How To Negotiate With Vendors And Suppliers

How To Negotiate With Vendors And Suppliers

Learning how to negotiate with vendors and suppliers could be a huge gold star if you are a purchasing manager or even if you just get stuck buying things for the office once in a while. Many people know the basics of how to negotiate, but until you put these things into practice its all just theory. So, in no particular order, are my tips for negotiating with a vendor.

Bulk Discounts

This is an easy one, but a lot of people don’t think to ask for bulk discounts. They just pay the advertised price without thinking. Everything is negotiable and if you are willing to buy a lot of something, vendors will often entertain offers below their published price.

Be Personable

Negotiating with a vendor does not need to be contentious. People tend to think of the negotiation process like two grizzled veterans playing hardball until someone caves in. Good negotiations usually come from a place of trust and respect. Being friendly is not just the saleperson’s tool. If you can be chatty and make a joke or two, you’ll find that vendors who like you are more willing to lower their commission to make the sale.

Be Honest

As in any business practice, honesty is the best policy. No more needs to be said.

Educate Yourself On The Competition

Before meeting (or calling, emailing, etc.) with a vendor, be sure to thoroughly know their products, their prices – and the prices of their competition. There is no need to be deceitful about any of this. Just instruct them of what their competitors are offering (they may not know), and tell them that you are willing to buy right now if they can beat their competitor’s price.

Salespeople run into so many dead ends and false leads that they often jump at the chance to sell to someone that is actually ready to buy. They will often beat the competitor’s price to get the sale. If you try to cheat and make up a price for them to beat, you risk them not being able to accommodate your price and end up paying more.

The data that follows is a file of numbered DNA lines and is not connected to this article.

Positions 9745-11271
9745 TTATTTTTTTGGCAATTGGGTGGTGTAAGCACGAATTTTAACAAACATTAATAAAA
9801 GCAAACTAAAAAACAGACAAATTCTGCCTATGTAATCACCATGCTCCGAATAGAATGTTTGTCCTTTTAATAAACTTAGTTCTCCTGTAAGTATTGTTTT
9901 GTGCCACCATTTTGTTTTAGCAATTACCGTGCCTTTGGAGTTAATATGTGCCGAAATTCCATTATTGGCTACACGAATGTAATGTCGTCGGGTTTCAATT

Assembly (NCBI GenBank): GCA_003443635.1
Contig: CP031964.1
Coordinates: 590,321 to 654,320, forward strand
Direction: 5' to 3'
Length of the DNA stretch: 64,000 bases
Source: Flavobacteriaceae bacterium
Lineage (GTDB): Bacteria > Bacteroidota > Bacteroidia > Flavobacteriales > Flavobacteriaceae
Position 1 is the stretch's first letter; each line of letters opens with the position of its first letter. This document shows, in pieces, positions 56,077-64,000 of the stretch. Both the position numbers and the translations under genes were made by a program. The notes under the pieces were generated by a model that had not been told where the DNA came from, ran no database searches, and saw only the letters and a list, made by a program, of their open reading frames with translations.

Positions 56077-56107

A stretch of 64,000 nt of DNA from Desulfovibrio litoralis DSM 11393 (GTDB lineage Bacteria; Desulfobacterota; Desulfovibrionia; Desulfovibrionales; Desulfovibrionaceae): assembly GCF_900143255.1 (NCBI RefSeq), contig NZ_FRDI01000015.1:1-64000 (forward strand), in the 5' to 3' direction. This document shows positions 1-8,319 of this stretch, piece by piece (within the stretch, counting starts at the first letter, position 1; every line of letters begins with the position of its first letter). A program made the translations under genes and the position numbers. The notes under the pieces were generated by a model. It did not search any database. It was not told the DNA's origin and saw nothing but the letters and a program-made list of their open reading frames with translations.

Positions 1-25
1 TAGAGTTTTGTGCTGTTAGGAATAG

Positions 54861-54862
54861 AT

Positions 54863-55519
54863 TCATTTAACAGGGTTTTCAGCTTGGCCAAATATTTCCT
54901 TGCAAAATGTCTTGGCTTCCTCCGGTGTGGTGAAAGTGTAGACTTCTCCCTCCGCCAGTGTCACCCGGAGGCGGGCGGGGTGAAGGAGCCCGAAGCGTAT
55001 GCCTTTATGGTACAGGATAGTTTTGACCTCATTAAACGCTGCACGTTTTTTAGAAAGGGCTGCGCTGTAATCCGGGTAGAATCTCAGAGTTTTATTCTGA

Reveal Potential Future Sales

If you really expect to be purchasing more of Product X in the future, let them know. Show data that proves your case if possible.

Ask About Incentives

Some vendors cannot adjust their price much… unless you reach a certain level of sales. Then they can offer whatever you can negotiate. They may offer 2% rebate on annual sales, or pay for your company Christmas party… get creative!

Compromise and Collaborate

You need a fantastic price. They need to make a profit. It may sound like a cliche, but in order for the deal to work, both sides have to win. Ask their advice on ways to save money. They may have options you don’t even know about. Maybe they can offer different delivery options, or material construction, or… who knows? Ask what they can do!

Don’t Be Short-Sighted

If you are always chasing the cheapest deal, you may miss out on the savings a long-term supplier can give you. A loyal vendor may be more willing to make concessions or give incentives to keep you as a customer.

Don’t Be Pressured

A common sales tactic is to be very aggressive and put pressure on the buyer. Don’t fall for it. Tell them you need time to think about it. Be firm.

Explain Your Situation

One can never assume vendor understand our company, our industry, our specific situation, etc. Giving them more information may help them to understand your needs and tailor their prices/products more to your needs.

Prepare to Walk Away

One sales tactic is the ‘final price’. If they give you their final price, and you are not satisfied (hopefully you have a better price somewhere else already), thank them for their time and end the meeting. If they’re bluffing, you’ll hear from them in a few days.

Other Negotiables

Sometimes you’re getting the absolute best price already. What then? Ask for special delivery terms, service agreements, or whatever else you can think of.

There are many tactics for negotiation that can be tried. Master those on this list before learning more advanced skills for negotiation.